AEG Monthly Meeting—Thursday, November 7

Chad W. Carlson, Ph.D.

Oroville Dam Emergency Response: Geologic Considerations for Spillway Repairs and the Engineering Geologists’ Contributions during Construction

Abstract: At 770 feet (235 m) high, Oroville Dam is the tallest dam in the U.S. An earthfill-embankment dam on the Feather River just east of the city of Oroville, California, Oroville Dam serves mainly for water supply, hydroelectricity generation, and flood control. The catastrophic failure of the Oroville Dam main spillway during use forced dam operations to stop release of reservoir waters to minimize damage. The subsequent rise in reservoir levels brought into use the emergency (auxiliary) spillway for the first time since dam completion in 1968. The rapid headward erosion across the native landscape toward the crest of the emergency spillway, and its potential for an uncontrolled release of flood waters, was the deciding factor to the downstream evacuation of nearly 200,000 residents on February 12th, 2017. Two and a half years later, with temporary and permanent repairs in place during the runoff seasons of 2018 and 2019, respectively, the majority of work at Oroville Dam is now complete and public access across the dam and spillways to the boat ramp has been restored.

Construction on or into competent rock was a primary consideration during repairs and new construction of Oroville Dam spillways. While the high strength (~50,000 psi) of metamorphic rock (amphibolite) provided sound foundation, localized zones of deeply-weathered bedrock were present across the site. The original construction of main spillway infrastructure on severely weathered bedrock in some places was determined to be the principal contributing factor to its failure. These weathered zones are commonly associated to regional deformation (e.g., foliation and periods of subsequent faulting/shearing). Detailed geologic mapping, exploratory drilling, and geophysical methods were used to assess rock characteristics prior to construction.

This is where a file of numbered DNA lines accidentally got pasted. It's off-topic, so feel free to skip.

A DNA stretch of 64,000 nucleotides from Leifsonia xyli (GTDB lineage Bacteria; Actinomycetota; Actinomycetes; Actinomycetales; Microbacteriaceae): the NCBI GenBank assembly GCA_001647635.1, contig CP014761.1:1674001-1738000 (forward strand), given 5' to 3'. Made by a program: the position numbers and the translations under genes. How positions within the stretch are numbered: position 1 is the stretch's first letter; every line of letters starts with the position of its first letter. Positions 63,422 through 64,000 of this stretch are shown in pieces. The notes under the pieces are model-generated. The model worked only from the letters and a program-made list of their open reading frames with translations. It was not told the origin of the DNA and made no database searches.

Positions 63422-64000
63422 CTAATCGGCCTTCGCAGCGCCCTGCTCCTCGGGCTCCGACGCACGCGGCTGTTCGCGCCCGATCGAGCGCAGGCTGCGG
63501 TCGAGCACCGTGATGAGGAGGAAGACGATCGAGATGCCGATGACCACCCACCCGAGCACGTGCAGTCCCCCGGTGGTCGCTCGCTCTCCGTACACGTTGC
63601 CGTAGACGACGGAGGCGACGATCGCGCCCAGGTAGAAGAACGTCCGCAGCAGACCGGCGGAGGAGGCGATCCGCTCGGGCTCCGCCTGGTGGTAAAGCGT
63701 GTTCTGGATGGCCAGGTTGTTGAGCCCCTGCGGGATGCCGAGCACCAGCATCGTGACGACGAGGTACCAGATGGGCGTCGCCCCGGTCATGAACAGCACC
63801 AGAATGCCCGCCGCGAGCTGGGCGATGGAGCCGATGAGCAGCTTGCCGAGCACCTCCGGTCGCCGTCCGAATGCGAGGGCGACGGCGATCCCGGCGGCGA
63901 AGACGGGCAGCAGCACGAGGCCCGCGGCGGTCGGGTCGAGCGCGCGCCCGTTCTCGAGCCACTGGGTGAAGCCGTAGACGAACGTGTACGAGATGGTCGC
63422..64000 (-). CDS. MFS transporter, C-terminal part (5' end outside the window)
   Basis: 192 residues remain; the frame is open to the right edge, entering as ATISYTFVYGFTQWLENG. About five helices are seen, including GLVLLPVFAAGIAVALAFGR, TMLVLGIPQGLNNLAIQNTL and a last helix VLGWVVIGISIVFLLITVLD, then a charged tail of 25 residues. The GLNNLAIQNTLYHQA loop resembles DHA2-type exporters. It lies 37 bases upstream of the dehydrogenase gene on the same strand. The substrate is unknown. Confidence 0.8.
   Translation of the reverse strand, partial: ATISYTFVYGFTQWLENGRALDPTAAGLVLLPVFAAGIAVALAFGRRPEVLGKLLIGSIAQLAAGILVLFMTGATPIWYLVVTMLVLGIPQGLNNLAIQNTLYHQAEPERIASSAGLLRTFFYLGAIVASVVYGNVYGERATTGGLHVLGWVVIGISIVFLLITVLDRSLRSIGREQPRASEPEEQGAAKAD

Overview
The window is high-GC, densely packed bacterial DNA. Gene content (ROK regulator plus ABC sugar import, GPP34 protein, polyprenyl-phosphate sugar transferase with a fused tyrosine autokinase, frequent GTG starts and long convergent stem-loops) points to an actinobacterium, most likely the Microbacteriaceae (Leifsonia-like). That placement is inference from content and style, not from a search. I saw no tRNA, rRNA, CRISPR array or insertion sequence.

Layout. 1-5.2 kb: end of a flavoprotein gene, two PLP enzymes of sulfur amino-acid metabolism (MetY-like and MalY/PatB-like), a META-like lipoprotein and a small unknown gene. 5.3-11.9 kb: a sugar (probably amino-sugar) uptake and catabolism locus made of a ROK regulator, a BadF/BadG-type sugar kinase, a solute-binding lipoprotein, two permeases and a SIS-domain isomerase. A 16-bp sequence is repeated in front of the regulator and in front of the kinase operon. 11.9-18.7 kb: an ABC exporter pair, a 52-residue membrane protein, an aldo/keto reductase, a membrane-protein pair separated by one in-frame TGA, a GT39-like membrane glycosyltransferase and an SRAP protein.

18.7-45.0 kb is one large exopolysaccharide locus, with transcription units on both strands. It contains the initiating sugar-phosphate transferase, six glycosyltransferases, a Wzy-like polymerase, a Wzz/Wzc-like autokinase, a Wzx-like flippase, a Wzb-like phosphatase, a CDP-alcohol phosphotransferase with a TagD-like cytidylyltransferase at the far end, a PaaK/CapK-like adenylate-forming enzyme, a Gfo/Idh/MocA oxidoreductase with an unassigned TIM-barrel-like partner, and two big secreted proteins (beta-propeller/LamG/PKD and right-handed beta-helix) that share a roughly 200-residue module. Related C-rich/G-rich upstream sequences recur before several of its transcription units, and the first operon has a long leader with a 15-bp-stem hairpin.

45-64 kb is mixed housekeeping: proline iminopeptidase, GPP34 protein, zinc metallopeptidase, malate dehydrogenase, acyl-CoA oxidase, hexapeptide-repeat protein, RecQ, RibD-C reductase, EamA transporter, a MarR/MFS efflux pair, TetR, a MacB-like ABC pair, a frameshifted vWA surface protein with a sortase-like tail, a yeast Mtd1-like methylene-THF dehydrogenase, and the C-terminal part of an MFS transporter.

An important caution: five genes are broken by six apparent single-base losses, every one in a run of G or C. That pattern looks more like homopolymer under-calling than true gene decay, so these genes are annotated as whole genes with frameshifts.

During construction, engineering geologists monitored drilling of Main Spillway anchors into bedrock, Secant Pile Wall installation at the downstream end of the Emergency Spillway, slope stability, and numerous other tasks onsite. The in-field engineering geologists’ real-time observations during construction verified spillway design specification were met and aided in the rapid completion of Oroville Dam repairs.

Biography: After 13 years working in Naval and commercial aviation, I found myself with an opportunity to change the direction of my professional life. Being a Fresno native, I returned home in 2005 and registered for courses at Fresno City College. Not long after, I chose to enter studies focused in the Geological Sciences. Having completed much of my lower division requirements, I transferred into the Earth and Environmental Sciences Department at Fresno State the fall of 2007. Working with Dr. John Wakabayashi, I completed a senior thesis interpreting the late Cenozoic uplift history of the central Sierra Nevada and graduated in 2009 with my undergraduate degree in Geology. My earlier goals of going into industry and applied geology were thwarted with my new found passion for geologic research. The fall of the same year I re-entered Fresno State to begin a Master of Science degree working with Dr. Christopher Pluhar. Using paleomagnetics of volcanic rocks I studied the vertical-axis rotations of crust east of the Sierra Nevada in the west-central Walker Lane. As my master’s work was drawing to an end, I considered my options and decided to try applying to a doctorate program. After acceptance to the University of Nevada, Reno, and while still writing my Master’s thesis, I began working with Dr. James Faulds in fall of 2011 to further the understanding of dextral shear accommodation and strain transfer at the transition between the northern and central Walker Lane. While juggling a teaching assistantship and coursework the first year in Reno, I managed to complete my Master’s in Geology the spring of 2012 at Fresno State. Combining detailed geologic mapping and paleomagnetic research, I finished my Ph.D. in Geology the summer of 2017. With little time to relish my accomplishment, I soon found myself full circle back to applied geology working on the spillway repairs of the Oroville Dam as an independent geologic consultant for InfraTerra, Inc. With my experiences from Oroville, and a new position with Lettis Consultants International, Inc., I look forward to becoming a licensed Professional Geologist while continuing my research endeavors to expand my knowledge base in all aspects of geology.

Chad W. Carlson, Lettis Consultants International, Inc. (InfraTerra, Inc.) carlson@nevada.unr .edu




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